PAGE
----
Ques 1: Name any four founders of NAM and the countries they belonged to respectively.
(i) Josip Broz Tito
(ii) Jawahar Lal Nehru
(iii)Gamal Abdel Nasser
Country they belong
Ques 2: What were the two major policy decisions taken by the Chinese leadership in the 1970s?
Ans: Major decisions taken by China in 1970:
(i) China ended its political and economic isolation with the establishment relations with the USA in 1972.
(ii) Premier Zhou Enlai proposed the four Modernizations - Agriculture, Industry, Science and Technology and Military in 1973.
(iii) Den Xiaoping announced the "open door" policy and rapid economic reforms in China.
Ques 3: How do per capital income and population growth affect the economic disparity in the world? Suggest any two ways to reduce economic disparity between the poor and the rich at the global level.
Ans: 1. Per Capita income and population growth:
(i) Per Capita income and population growth affect in the economic disparity in the world. As we know that high per capita income and low population growth make rich countries or rich social groups get richer.
(ii) On the other hand, per capita low income and high population growth reinforce each other to make poor countries and poor groups get poorer.
2. Two ways to reduce Economic Disparity:
(i) To reduce economic disparity between the poor and the rich at the global level, countries affected by this economic disparity will have to slow down population growth and raise incomes.
(ii) Countries hit by the economic disparity will have to use their available resources judiciously. They will have to strengthen their political, economic, social, cultural and demographic structures as to a bridge the gap of economic disparity.
Ques 4: Explain India's stand on environmental issues.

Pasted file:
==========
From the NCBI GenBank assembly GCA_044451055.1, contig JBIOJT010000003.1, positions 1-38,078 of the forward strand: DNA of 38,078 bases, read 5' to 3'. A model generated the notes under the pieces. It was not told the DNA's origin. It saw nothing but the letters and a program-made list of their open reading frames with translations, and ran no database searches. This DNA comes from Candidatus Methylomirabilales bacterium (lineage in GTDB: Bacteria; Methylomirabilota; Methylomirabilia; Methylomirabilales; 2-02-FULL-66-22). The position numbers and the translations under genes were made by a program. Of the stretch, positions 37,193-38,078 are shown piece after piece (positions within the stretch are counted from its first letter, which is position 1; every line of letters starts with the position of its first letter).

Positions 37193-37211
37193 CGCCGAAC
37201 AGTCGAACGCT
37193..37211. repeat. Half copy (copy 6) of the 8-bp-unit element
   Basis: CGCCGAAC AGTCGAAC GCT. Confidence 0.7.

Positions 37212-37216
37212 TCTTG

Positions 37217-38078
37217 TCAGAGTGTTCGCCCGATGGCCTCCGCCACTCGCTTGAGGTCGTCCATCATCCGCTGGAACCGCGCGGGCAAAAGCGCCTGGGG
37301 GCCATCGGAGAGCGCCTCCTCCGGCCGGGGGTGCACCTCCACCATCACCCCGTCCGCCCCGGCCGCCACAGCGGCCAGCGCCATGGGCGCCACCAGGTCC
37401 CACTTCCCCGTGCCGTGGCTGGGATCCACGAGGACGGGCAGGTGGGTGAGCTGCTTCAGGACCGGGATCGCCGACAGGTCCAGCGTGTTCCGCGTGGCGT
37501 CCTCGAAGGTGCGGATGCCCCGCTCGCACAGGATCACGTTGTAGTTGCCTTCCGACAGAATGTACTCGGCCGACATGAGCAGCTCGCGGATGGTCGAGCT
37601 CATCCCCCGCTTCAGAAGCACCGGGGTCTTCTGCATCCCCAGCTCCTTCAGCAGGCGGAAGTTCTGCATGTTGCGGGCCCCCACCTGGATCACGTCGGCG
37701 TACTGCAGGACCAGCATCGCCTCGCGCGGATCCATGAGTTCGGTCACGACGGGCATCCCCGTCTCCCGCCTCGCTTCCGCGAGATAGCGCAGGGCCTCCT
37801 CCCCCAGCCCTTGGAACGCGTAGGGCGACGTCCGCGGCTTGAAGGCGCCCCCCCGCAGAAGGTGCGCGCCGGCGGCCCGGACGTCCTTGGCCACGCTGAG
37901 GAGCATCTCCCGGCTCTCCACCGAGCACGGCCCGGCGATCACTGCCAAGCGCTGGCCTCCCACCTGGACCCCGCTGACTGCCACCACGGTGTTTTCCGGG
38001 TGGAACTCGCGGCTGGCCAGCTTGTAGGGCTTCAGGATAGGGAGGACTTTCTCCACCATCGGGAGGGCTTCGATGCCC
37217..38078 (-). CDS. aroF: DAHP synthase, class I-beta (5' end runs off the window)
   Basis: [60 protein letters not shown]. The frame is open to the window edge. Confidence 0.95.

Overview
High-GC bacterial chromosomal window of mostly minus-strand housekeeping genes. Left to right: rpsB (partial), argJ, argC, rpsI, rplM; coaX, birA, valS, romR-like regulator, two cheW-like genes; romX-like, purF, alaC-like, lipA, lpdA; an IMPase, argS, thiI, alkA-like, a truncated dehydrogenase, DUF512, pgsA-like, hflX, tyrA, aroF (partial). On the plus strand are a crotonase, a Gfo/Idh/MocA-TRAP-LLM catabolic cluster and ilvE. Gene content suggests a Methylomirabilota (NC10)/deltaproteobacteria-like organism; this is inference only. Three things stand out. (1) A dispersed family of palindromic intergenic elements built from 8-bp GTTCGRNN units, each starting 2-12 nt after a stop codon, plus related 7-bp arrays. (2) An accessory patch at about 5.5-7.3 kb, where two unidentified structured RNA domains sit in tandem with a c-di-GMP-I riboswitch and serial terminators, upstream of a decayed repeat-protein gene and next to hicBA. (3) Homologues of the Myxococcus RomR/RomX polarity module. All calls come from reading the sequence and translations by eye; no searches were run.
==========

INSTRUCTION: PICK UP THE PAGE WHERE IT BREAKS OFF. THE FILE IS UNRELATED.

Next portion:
Ans: India's Stand on Environment Issues: India's stand towards environmental issues have always been positive.
(i) India signed and ratified the 1997 Kyoto Protocol in August 2002.
(ii) At the G-8 Meeting in June 2005 India pointed out that the per capita emission rates
or the developing countries are a tiny fraction of those in the developed world,
(iii) India's international negotiating position relies heavily on principles of historical responsibility as enshrined in UNFCCC.
(vi) India has one of the largest renewable energy? programmes in the world.
Ques 5: Distinguish between the economic ideologies of the Congress Party and the Swatantra Party formed in 1959.
Ans: Difference between the economic ideologies of the Congress Party and the Swatantra Party:
(A) At the Nagpur session in 1959 Congress passed the resolution, which called for:
(i) Land ceilings.
(ii) Take over the food grains trade by the state.
(iii) Adoption of cooperative farming.
(B) In die same year Swatantra Party was formed with a different ideology as the following:
(i) Government should be less involved in controlling the economy.
(ii) It was not in favour of economic development through centralized economy.
(iii) It believed that prosperity could come only through individual freedom.
(iv) It was in favour of private sector.
(v) It was also opposed to cooperative farming.
Ques 6: Describe the composition of U.N. Security Council. What is the major difference in the privileges given to its permanent and non-permanent members.
Describe any three new sources of threat to security giving examples for each.
Ans: The Security Council is an important organ of the UN which is mainly responsible for ensuring peace in the world. The Security Council is composed of 15 members of which 5 are permanent members and 10 are elected by the General Assembly for two years. The non-permanent members are not eligible for immediate re-electron. Each member of Security Council has one vote. The approval of all the permanent members is necessary on important matters. In the event of a threat to peace or occurence of war between two or more countries, the Security Council has the power to take appropriate measures to restore peace and security.
U.N. Security Council is an important organ of United Nations. It has fifteen members - five permanent and ten elected by the General Assembly for two year terms.
Difference in the privileges between permanent and non - permanent members: